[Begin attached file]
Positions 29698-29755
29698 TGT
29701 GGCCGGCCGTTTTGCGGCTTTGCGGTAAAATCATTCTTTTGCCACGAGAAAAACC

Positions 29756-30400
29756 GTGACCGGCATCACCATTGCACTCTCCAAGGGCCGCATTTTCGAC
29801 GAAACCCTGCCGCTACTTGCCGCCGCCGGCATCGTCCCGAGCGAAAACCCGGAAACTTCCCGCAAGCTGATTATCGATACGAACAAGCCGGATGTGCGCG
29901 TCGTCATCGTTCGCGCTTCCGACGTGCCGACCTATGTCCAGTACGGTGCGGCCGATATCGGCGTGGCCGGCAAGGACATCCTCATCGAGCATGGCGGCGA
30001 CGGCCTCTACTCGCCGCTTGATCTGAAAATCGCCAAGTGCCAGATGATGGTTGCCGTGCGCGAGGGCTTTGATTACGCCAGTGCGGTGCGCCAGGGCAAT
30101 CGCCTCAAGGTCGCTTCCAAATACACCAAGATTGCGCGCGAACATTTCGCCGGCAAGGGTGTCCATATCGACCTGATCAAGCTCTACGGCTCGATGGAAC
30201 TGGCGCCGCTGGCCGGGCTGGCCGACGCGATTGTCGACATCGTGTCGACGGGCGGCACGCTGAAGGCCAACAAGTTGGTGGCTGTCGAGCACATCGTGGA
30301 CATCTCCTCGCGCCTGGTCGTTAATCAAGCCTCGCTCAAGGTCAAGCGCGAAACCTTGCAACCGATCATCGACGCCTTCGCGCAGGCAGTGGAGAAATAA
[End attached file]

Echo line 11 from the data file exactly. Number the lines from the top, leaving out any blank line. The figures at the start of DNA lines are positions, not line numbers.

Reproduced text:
30301 CATCTCCTCGCGCCTGGTCGTTAATCAAGCCTCGCTCAAGGTCAAGCGCGAAACCTTGCAACCGATCATCGACGCCTTCGCGCAGGCAGTGGAGAAATAA